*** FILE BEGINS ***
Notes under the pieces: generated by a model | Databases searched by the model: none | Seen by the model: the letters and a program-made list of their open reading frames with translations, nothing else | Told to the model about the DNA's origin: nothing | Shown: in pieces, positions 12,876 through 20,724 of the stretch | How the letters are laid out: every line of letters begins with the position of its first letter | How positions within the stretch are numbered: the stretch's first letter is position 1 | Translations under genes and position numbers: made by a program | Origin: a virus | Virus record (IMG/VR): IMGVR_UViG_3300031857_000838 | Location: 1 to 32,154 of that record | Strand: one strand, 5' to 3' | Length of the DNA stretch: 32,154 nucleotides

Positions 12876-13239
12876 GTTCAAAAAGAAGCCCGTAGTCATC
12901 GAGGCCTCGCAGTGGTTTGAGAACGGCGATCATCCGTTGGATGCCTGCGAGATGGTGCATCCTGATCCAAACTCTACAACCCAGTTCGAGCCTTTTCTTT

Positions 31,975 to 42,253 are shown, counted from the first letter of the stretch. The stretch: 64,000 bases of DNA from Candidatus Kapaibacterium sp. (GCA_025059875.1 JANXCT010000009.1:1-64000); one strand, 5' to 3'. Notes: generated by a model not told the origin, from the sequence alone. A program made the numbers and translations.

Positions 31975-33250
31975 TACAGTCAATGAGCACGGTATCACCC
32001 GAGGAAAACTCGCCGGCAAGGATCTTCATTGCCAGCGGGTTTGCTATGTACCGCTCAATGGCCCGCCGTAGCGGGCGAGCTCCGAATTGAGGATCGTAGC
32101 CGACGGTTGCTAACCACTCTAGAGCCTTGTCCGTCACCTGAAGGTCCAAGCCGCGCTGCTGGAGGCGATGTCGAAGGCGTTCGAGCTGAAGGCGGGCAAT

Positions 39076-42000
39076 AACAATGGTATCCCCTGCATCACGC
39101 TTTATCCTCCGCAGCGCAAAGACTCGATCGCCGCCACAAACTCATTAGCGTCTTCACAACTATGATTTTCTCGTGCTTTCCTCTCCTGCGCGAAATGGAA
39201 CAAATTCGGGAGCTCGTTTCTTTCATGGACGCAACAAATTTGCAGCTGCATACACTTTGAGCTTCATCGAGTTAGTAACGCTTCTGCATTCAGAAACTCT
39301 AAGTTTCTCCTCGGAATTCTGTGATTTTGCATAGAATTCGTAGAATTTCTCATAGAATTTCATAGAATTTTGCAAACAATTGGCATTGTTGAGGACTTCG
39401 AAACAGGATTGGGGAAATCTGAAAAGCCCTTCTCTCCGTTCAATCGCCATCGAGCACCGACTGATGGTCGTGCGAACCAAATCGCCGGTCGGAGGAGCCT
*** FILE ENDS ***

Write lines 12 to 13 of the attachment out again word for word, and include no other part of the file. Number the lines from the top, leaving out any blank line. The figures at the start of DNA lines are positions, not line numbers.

39101 TTTATCCTCCGCAGCGCAAAGACTCGATCGCCGCCACAAACTCATTAGCGTCTTCACAACTATGATTTTCTCGTGCTTTCCTCTCCTGCGCGAAATGGAA
39201 CAAATTCGGGAGCTCGTTTCTTTCATGGACGCAACAAATTTGCAGCTGCATACACTTTGAGCTTCATCGAGTTAGTAACGCTTCTGCATTCAGAAACTCT